A heart at leisure from itself: Caroline Macdonald of Japan by Margaret Prang

By Margaret Prang

A very outstanding individual, Caroline Macdonald (1874-1931) used to be a Canadian lady who spent virtually her complete operating existence in Japan and who performed an important function there in either the institution of the YWCA and in legal reform. a local of Wingham, Ontario, she used to be one of many first girls to wait the collage of Toronto, the place in 1901 she graduated with honours in arithmetic and physics. yet instead of keep on with an educational profession, she opted in 1904, via her connections with the Presbyterian Church and the YWCA in Canada and the USA, to maneuver to Tokyo to paintings as a lay missionary and social employee. in the course of the Nineteen Twenties, she was once the best-known overseas lady in Tokyo. In ’A middle at relaxation from Itself’ Margaret Prang follows Caroline Macdonald’s existence and occupation, concentrating on her paintings in Japan on behalf of incarcerated criminals. operating ordinarily with male prisoners and their households, Macdonald grew to become a world interpreter of the circulation for criminal reform paintings for which she continues to be warmly remembered in Japan. She seemed herself as a missionary yet used to be additionally hugely serious of a lot missionary endeavour, her personal paintings being extra within the sensible than religious realm. Her dying in 1931 elicited tributes from around the world, fairly from Japan. maybe the main becoming got here from Arima Shirosuke, the criminal governor with whom Macdonald labored such a lot heavily. Reflecting on her lifestyles, Arima saw that he suggestion it used to be her absolute conviction that each man or woman used to be a baby of God and her ’effortless’ perform of that religion that put Macdonald ’beyond each prejudice’ of faith, race, or category. She was once, he stated, ’a center at relaxation from itself.’ This e-book throws gentle on Japanese-Canadian relatives within the first few many years of this century. Macdonald’s profession finds the cross-cultural impression of the YWCA in Japan, the position of the Protestant church buildings there, and the evolution of legal reform in Japan and the folk fascinated with it.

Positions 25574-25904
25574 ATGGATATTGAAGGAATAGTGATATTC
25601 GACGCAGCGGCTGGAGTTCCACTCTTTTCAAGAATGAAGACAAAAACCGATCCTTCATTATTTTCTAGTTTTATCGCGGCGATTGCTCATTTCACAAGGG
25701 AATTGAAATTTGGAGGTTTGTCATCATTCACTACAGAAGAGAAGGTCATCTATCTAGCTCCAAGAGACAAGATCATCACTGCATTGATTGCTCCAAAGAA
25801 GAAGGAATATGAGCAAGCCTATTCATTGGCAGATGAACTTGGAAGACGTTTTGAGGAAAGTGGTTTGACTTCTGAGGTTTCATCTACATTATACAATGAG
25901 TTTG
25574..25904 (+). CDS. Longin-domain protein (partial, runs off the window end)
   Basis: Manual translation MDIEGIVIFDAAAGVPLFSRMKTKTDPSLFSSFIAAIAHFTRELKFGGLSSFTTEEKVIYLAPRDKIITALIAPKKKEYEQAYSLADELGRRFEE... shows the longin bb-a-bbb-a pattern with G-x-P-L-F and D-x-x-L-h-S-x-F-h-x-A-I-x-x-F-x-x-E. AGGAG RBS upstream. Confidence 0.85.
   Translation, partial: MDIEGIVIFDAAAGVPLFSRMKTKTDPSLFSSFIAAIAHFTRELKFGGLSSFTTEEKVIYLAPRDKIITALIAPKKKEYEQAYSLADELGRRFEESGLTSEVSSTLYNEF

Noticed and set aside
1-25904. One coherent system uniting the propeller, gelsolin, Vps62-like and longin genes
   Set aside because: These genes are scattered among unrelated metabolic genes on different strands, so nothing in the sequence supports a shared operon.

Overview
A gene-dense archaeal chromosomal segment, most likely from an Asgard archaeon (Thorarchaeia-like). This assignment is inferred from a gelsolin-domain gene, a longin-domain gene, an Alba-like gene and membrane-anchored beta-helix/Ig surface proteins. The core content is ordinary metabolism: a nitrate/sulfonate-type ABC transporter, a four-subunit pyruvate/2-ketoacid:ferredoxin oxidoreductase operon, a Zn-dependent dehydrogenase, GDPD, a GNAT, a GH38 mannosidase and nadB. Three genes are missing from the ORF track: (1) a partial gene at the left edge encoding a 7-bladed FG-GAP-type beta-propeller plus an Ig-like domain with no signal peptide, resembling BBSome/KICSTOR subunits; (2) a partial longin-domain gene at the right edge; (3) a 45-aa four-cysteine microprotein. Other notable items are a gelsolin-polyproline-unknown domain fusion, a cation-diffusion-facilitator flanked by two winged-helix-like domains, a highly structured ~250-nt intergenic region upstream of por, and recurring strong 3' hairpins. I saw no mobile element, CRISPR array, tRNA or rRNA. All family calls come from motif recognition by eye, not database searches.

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Apart from that, it was possible to find more objective reasons for believing that in the past five decades Christianity had been firmly established in Japan and would continue to advance. Typical of the most optimistic missionaries was John H. De Forest, an American Presbyterian who believed that despite the relatively small number of converts, 'no other nation has ever been so rapidly permeated with Christian knowledge as has Japan. There has never been in all the history of missions so great a victory for Christ in so short a time as we see to-day in that beautiful island Empire.

5 In this new era, designated as the Meiji period, with the emperor as the symbol of national unity and aspiration, the leaders of the new government acted on their conviction that Japan's survival could be assured only by extensive reforms to make their country a modern industrial and military power. One early initiative toward this end took place in 1871, when a large group of the new oligarchs was sent abroad to seek revision of the foreign treaties that restricted Japan's capacity to compete in foreign trade.

45 In common with missionaries everywhere, those in Japan had a natural bias toward positive and enthusiastic reporting, dictated by the demands of fundraising at home and their own need for affirmation of their labours. Apart from that, it was possible to find more objective reasons for believing that in the past five decades Christianity had been firmly established in Japan and would continue to advance. Typical of the most optimistic missionaries was John H. De Forest, an American Presbyterian who believed that despite the relatively small number of converts, 'no other nation has ever been so rapidly permeated with Christian knowledge as has Japan.

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